City Council to Consider Hiring Consultant for Post-710 Extension Scrum

Published : Monday, March 11, 2019 | 5:48 AM

Pasadena Mayor Terry Tornek at a November 28, 2018 press conference announcing the signing of the final Environmental Impact Report for 710 Freeway extension which formally adopted a local street improvement alternative to the multibillion-dollar eight-lane tunnel.

Last November, at a press conference led by California State Senator Anthony Portantino which announced the 710 Freeway extension was dead, Pasadena Mayor Terry Tornek expressed a fear the occasion marked the end of one battle and the start of others.

“We are really getting ready for the next round of squabbling and conflict,” Tornek said at the time.

Several pieces of what Tornek may have foreseen go before Pasadena City Council Monday when the Council takes up a measure authorizing City Manager Steve Mermell to enter into a contract with consultant Point C to develop “a strategy to advance city interests in the State Route 710 alignment.”

It turns out there is some bureaucratic housekeeping to do before the 710 extension is actually truly dead, since it continues to be listed in the California freeway and expressway system.

To finally close the books on the extension will require a formal “delisting” which can be achieved through the California Transportation Commission or legislation.

Portantino has introduced a measure to achieve just that with SB 7, which contains this definitive language: “This bill would prohibit the department [Caltrans] from implementing a freeway tunnel or surface freeway or expressway for Route 710 between Route 10 and Route 210.”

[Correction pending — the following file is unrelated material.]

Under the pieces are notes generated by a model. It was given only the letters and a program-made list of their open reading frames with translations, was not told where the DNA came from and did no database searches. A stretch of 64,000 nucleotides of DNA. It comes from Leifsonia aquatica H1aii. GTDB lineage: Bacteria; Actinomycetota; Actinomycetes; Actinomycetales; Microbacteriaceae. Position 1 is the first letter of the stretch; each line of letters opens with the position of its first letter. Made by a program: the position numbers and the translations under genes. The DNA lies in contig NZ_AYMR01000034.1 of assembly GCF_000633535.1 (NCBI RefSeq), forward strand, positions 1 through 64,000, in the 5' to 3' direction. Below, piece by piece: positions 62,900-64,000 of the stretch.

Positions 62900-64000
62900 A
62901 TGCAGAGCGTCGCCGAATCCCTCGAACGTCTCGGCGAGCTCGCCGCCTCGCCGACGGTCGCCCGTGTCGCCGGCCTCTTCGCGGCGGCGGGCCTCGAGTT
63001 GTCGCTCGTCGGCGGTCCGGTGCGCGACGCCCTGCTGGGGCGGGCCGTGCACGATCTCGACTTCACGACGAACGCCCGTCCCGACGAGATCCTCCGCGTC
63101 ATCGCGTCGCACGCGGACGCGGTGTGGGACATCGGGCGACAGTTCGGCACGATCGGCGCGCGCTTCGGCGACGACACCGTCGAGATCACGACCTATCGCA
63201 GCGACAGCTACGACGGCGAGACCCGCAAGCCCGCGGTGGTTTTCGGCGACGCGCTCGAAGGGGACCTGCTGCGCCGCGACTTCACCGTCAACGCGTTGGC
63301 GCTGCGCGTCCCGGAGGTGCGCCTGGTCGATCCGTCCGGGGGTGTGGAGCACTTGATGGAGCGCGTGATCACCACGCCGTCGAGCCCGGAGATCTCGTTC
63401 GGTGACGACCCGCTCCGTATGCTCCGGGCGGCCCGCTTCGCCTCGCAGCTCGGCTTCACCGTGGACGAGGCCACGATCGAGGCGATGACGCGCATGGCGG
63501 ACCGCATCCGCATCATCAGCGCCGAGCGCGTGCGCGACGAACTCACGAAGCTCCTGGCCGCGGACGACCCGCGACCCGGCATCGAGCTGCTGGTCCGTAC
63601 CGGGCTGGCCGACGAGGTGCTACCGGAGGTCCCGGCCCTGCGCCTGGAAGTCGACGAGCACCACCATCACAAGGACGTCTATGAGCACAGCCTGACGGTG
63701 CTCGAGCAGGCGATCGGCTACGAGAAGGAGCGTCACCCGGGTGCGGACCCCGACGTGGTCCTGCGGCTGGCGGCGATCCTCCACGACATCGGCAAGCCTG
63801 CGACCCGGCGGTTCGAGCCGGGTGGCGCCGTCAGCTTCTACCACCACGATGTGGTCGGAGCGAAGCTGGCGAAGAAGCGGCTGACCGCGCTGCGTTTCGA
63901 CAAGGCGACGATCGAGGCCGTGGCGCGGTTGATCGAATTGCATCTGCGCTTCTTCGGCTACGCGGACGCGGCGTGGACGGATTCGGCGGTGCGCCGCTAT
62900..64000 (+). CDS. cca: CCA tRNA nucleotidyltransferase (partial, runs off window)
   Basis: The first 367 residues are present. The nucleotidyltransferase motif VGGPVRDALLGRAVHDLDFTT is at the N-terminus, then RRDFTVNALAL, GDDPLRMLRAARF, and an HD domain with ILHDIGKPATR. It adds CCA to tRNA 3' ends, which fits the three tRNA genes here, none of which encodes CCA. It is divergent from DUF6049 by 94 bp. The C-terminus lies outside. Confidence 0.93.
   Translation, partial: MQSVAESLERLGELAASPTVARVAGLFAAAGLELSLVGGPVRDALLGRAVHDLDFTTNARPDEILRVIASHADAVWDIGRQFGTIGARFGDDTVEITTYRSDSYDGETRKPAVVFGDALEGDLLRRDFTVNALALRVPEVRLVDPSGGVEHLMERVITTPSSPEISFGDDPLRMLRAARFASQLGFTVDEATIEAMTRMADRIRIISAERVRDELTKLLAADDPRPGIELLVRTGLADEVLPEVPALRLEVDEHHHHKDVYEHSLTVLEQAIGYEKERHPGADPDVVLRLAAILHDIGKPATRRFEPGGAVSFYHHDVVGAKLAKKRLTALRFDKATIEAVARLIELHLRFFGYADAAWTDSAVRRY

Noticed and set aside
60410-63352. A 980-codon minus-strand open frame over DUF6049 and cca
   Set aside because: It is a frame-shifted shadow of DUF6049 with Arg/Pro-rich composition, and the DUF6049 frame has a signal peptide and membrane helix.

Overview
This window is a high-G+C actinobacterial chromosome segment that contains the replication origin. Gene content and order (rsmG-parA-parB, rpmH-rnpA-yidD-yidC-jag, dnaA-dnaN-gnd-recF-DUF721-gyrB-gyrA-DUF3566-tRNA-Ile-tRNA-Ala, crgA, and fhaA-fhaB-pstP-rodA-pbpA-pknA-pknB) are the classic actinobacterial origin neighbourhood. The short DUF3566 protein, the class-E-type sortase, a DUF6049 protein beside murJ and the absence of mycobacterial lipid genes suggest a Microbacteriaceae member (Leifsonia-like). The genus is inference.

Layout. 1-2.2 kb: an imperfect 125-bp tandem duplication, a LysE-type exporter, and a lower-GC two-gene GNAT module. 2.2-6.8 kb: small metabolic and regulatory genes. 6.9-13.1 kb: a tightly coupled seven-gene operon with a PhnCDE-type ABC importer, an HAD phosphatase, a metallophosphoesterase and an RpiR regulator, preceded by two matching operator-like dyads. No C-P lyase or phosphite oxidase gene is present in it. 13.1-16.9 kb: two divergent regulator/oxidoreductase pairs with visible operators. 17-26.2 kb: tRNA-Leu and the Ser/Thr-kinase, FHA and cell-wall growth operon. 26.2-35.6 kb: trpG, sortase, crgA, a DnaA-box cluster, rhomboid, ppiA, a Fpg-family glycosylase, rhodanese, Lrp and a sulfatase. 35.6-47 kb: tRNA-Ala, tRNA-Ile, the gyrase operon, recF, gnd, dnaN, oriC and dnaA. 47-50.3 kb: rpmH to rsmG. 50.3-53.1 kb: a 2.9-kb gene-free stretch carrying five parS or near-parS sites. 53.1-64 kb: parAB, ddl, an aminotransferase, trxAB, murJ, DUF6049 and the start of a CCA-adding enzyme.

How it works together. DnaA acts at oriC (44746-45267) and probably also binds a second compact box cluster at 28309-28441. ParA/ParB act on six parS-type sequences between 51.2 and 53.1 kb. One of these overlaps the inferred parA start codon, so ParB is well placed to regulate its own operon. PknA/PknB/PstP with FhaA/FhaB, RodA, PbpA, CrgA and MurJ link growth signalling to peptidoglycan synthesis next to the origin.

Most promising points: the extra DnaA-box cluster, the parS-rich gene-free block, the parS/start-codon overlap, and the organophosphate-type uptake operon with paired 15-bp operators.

The rest of the bill addresses how to handle state-owned properties in the affected corridor.

But City staff said Portantino’s measure will result in a “less than optimal” outcome for Pasadena since Caltrans “would sell off its property to the highest bidder, leaving the City of Pasadena with multiple owners and land use/zoning control but nothing more.”

The potential price of the real estate in question, staff said, is beyond what the City could afford if it wished to buy the property.

Pasadena’s best bet, the agenda said, is to develop partnerships with California and Metropolitan Transit Authority (MTA) for outcomes “that would knit the city back together while providing regional benefits for the transportation system and addressing statewide issues such as housing production.”

Point C, staff said, has experience with such multi-jurisdictional processes and has worked with both state and local agencies on projects in San Mateo, Los Angeles, and Santa Barbara counties.

Locally, Point C earlier played a prominent role in developing a strategy for the Gold Line, which established a separate construction authority, and a design-build model working with private interests, to deliver a finished project for final operation by MTA.

The price tag for the advisory job is $184,000.

The City Council meets in Pasadena City Hall at 100 N. Garfield Avenue. The public session starts at 6:30 p.m.